Tags

Type your tag names separated by a space and hit enter

Cholinergic Nociceptive Mechanisms in Rat Meninges and Trigeminal Ganglia: Potential Implications for Migraine Pain.
Front Neurol 2017; 8:163FN

Abstract

BACKGROUND

Parasympathetic innervation of meninges and ability of carbachol, acetylcholine (ACh) receptor (AChR) agonist, to induce headaches suggests contribution of cholinergic mechanisms to primary headaches. However, neurochemical mechanisms of cholinergic regulation of peripheral nociception in meninges, origin place for headache, are almost unknown.

METHODS

Using electrophysiology, calcium imaging, immunohistochemistry, and staining of meningeal mast cells, we studied effects of cholinergic agents on peripheral nociception in rat hemiskulls and isolated trigeminal neurons.

RESULTS

Both ACh and carbachol significantly increased nociceptive firing in peripheral terminals of meningeal trigeminal nerves recorded by local suction electrode. Strong nociceptive firing was also induced by nicotine, implying essential role of nicotinic AChRs in control of excitability of trigeminal nerve endings. Nociceptive firing induced by carbachol was reduced by muscarinic antagonist atropine, whereas the action of nicotine was prevented by the nicotinic blocker d-tubocurarine but was insensitive to the TRPA1 antagonist HC-300033. Carbachol but not nicotine induced massive degranulation of meningeal mast cells known to release multiple pro-nociceptive mediators. Enzymes terminating ACh action, acetylcholinesterase (AChE) and butyrylcholinesterase, were revealed in perivascular meningeal nerves. The inhibitor of AChE neostigmine did not change the firing per se but induced nociceptive activity, sensitive to d-tubocurarine, after pretreatment of meninges with the migraine mediator CGRP. This observation suggested the pro-nociceptive action of endogenous ACh in meninges. Both nicotine and carbachol induced intracellular Ca2+ transients in trigeminal neurons partially overlapping with expression of capsaicin-sensitive TRPV1 receptors.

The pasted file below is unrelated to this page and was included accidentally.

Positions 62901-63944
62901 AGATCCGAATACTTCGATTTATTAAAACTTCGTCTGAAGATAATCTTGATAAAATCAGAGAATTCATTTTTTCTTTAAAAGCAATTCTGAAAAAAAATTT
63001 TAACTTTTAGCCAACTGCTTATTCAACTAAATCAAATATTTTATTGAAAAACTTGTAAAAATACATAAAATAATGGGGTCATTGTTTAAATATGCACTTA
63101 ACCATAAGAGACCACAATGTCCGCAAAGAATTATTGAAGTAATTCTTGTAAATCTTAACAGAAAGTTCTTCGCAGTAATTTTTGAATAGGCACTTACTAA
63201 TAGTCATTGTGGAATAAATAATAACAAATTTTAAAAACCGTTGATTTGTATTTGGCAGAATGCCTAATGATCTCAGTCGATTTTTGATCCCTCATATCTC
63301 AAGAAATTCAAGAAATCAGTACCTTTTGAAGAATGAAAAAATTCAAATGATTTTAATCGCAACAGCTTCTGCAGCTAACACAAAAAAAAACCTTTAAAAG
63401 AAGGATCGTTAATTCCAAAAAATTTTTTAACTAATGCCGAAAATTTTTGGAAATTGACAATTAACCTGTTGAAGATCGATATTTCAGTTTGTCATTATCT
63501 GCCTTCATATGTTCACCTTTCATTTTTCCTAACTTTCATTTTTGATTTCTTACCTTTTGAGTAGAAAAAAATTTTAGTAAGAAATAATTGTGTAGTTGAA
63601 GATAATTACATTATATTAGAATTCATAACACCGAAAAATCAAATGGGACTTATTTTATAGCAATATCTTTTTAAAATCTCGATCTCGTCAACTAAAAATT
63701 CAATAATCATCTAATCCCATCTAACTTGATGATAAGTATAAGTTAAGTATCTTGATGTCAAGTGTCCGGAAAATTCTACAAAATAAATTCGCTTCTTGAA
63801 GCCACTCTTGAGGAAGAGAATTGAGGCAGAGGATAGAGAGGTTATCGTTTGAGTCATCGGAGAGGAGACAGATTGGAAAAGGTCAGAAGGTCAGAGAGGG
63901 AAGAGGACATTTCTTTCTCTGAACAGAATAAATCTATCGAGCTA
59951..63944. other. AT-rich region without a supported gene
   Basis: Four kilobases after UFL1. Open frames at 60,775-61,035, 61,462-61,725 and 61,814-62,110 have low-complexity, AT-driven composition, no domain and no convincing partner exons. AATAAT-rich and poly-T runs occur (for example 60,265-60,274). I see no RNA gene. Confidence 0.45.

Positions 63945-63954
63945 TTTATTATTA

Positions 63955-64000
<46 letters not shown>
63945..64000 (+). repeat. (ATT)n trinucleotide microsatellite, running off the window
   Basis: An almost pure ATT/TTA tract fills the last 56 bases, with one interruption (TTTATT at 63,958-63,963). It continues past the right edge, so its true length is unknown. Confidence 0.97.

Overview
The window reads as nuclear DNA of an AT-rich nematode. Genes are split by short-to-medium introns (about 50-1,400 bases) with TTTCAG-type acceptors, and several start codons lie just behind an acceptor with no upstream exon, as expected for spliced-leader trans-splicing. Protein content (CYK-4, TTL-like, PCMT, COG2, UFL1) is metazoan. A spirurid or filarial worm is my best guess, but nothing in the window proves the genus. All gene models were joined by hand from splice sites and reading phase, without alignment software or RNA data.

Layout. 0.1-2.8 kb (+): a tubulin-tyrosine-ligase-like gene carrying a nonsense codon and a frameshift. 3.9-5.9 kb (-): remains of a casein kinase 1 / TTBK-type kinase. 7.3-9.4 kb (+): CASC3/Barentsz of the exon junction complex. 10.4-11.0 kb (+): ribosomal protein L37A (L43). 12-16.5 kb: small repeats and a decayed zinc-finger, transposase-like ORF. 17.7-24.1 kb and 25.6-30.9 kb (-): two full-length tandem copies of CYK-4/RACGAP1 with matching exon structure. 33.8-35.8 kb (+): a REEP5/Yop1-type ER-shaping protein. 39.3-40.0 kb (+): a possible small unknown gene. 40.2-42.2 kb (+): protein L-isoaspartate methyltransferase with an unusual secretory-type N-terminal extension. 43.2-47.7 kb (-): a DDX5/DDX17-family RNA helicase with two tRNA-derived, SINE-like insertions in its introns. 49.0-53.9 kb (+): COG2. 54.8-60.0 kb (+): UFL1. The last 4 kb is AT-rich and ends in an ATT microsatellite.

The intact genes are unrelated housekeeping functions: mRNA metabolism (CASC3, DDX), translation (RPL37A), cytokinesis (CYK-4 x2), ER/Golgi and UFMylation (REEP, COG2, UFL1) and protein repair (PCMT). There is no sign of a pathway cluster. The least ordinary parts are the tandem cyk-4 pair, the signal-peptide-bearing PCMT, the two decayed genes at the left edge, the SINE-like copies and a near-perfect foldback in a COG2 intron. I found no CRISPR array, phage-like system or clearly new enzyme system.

CONCLUSION

Trigeminal nerve terminals in meninges, as well as dural mast cells and trigeminal ganglion neurons express a repertoire of pro-nociceptive nicotinic and muscarinic AChRs, which could be activated by the ACh released from parasympathetic nerves. These receptors represent a potential target for novel therapeutic interventions in trigeminal pain and probably in migraine.

Authors+Show Affiliations